2. ‘Adding new examples’_.

  3. Generate and check the documentation.

Contribute your code

  1. Push your changes to your fork.

  2. Open a pull request.

  3. Address feedback.

  4. Wait for your pull request to be merged.

  5. Delete your branch.

Get set up to develop on your local machine#

Fork and clone the repository#

Get started by forking the NCAR/geocat-examples repository on GitHub. To do this, find the “Fork” button near the top of the page and click it. This will create a copy of the project under your personal github account.

Next, clone your forked copy to your local machine.

git clone

Enter the project folder and set the upstream remote to the NCAR/geocat-examples repository. This will allow you to keep your fork up to date with the main repository.

cd geocat-viz git remote add upstream

For more information, see the GitHub quickstart section on forking a repository.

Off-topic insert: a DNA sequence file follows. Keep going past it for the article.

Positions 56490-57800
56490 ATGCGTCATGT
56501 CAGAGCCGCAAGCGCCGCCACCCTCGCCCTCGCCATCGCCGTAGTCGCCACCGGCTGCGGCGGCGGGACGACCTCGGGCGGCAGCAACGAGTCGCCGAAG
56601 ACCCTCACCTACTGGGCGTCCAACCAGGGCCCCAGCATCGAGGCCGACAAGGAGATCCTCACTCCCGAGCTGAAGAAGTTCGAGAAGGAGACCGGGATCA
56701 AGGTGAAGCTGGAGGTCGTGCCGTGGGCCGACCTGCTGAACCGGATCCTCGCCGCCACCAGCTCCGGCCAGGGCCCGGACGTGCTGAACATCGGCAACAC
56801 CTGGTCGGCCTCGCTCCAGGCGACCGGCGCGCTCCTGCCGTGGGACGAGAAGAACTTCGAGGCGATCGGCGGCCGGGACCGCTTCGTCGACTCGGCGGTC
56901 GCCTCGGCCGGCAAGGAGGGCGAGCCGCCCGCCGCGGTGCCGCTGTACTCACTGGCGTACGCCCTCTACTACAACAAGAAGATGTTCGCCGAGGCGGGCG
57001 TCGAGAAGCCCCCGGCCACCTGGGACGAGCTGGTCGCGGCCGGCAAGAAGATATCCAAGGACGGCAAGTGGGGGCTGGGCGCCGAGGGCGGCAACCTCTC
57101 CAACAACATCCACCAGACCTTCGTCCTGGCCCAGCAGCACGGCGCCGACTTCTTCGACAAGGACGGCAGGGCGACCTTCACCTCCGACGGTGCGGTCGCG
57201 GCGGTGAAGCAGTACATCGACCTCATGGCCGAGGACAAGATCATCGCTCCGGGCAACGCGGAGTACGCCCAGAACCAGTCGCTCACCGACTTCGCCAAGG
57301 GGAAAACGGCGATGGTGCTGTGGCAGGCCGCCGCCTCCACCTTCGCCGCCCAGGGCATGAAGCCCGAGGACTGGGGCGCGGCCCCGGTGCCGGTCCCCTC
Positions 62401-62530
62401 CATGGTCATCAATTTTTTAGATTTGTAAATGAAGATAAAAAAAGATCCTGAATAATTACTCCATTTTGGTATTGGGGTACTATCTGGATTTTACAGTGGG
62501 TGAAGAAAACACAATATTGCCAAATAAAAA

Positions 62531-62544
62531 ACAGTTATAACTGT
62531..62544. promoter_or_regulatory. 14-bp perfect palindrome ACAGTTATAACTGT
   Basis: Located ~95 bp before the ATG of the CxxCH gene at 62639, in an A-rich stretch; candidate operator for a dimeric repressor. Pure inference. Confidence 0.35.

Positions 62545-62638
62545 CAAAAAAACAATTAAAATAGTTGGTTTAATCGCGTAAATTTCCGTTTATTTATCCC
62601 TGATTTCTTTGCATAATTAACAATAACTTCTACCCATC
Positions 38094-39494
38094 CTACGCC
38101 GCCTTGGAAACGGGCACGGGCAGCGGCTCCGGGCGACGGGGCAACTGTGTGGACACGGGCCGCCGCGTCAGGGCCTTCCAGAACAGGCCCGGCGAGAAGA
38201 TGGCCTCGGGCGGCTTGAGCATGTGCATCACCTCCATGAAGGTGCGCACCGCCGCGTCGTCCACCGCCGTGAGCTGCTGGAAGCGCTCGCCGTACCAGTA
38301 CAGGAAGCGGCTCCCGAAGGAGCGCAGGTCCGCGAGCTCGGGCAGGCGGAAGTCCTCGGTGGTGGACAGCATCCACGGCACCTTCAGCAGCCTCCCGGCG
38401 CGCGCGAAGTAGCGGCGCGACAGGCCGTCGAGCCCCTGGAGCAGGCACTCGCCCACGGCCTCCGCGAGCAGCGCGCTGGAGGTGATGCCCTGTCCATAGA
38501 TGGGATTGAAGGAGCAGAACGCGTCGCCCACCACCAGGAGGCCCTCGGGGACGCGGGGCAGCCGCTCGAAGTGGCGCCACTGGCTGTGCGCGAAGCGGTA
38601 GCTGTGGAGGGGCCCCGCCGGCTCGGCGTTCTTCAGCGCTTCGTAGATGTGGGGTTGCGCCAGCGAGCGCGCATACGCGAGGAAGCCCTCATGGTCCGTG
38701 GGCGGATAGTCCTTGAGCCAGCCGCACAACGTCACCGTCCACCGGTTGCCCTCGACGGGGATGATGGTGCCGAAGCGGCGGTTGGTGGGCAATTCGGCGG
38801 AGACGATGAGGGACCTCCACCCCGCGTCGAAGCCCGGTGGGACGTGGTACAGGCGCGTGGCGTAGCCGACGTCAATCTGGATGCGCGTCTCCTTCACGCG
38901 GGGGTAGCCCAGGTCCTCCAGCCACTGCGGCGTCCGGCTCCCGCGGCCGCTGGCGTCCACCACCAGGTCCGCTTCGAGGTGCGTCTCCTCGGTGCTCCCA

Create a development environment#

To run and test any changes you make in geocat-examples, you will need to create a development environment. We recommend installing and using conda and/or mamba.

Use the following commands to create a new conda environment to develop geocat-examples in.

# Create a new conda environment
conda create -c conda-forge -n geocat-examples python=3.10

# Use the environment file to populate the environment with the required dependencies
conda env update -f conda_environment.yml

# Activate your new environment
conda activate geocat-examples

See the conda documentation for more information.

Create a branch for your changes#